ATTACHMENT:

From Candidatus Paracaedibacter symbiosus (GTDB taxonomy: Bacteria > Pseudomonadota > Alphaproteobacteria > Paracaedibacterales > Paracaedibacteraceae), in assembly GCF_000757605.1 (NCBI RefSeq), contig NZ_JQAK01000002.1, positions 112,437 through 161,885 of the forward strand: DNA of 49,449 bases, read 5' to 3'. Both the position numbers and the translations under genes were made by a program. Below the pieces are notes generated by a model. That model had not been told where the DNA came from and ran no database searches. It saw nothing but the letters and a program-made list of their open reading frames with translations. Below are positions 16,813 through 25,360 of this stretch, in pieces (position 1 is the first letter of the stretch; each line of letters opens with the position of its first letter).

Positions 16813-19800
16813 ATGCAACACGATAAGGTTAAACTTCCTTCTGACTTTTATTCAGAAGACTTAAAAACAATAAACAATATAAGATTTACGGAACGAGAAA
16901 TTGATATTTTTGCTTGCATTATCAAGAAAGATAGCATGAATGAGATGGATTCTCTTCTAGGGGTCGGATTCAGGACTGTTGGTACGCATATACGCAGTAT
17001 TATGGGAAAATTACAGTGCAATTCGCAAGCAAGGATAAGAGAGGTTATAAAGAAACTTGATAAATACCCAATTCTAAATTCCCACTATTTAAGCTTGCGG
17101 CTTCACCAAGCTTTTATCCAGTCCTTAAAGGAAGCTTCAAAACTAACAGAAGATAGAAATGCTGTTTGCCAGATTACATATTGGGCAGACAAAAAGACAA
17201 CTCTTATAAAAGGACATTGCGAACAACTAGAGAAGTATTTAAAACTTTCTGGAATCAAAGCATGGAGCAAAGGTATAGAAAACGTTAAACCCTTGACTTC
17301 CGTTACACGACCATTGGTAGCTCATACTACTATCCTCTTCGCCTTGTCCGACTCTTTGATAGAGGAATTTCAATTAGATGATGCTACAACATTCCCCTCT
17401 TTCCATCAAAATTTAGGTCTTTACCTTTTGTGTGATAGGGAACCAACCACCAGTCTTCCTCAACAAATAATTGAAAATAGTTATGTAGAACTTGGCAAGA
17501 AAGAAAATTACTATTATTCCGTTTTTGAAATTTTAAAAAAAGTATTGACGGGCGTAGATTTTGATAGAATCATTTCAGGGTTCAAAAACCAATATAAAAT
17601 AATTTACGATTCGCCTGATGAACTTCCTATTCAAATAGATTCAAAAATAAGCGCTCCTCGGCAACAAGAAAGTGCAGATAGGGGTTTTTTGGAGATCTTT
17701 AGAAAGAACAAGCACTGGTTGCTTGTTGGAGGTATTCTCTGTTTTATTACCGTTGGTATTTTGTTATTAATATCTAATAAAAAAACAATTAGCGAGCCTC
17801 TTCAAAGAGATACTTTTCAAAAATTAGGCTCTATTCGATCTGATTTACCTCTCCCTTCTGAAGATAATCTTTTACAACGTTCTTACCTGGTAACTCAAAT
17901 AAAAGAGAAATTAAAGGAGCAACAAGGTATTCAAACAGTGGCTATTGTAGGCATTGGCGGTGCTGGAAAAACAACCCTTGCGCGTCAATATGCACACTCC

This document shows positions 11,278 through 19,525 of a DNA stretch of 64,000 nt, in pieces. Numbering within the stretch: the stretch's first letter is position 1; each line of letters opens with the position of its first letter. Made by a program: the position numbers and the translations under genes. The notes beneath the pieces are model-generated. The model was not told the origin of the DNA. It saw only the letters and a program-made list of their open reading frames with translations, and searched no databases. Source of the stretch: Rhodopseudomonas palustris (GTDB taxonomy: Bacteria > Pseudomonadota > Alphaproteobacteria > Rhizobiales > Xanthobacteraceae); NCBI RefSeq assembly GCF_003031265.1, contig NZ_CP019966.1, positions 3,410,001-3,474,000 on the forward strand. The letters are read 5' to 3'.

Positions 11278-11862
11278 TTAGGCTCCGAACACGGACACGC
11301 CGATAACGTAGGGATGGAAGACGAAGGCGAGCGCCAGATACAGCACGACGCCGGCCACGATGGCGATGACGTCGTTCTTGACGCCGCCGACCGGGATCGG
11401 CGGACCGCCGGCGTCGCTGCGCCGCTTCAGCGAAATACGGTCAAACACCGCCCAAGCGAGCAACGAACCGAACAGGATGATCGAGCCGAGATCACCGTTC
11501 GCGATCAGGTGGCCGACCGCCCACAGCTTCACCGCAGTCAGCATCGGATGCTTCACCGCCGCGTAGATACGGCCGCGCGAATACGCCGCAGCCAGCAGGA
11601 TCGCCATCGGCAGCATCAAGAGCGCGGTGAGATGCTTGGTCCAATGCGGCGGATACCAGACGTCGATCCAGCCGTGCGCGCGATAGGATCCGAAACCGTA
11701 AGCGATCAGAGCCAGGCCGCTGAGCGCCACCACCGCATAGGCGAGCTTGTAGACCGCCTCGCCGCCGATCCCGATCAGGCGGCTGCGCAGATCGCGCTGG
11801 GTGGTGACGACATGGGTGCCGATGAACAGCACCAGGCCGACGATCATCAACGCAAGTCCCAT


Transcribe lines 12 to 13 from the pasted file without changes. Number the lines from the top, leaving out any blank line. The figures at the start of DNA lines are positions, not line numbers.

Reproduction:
17701 AGAAAGAACAAGCACTGGTTGCTTGTTGGAGGTATTCTCTGTTTTATTACCGTTGGTATTTTGTTATTAATATCTAATAAAAAAACAATTAGCGAGCCTC
17801 TTCAAAGAGATACTTTTCAAAAATTAGGCTCTATTCGATCTGATTTACCTCTCCCTTCTGAAGATAATCTTTTACAACGTTCTTACCTGGTAACTCAAAT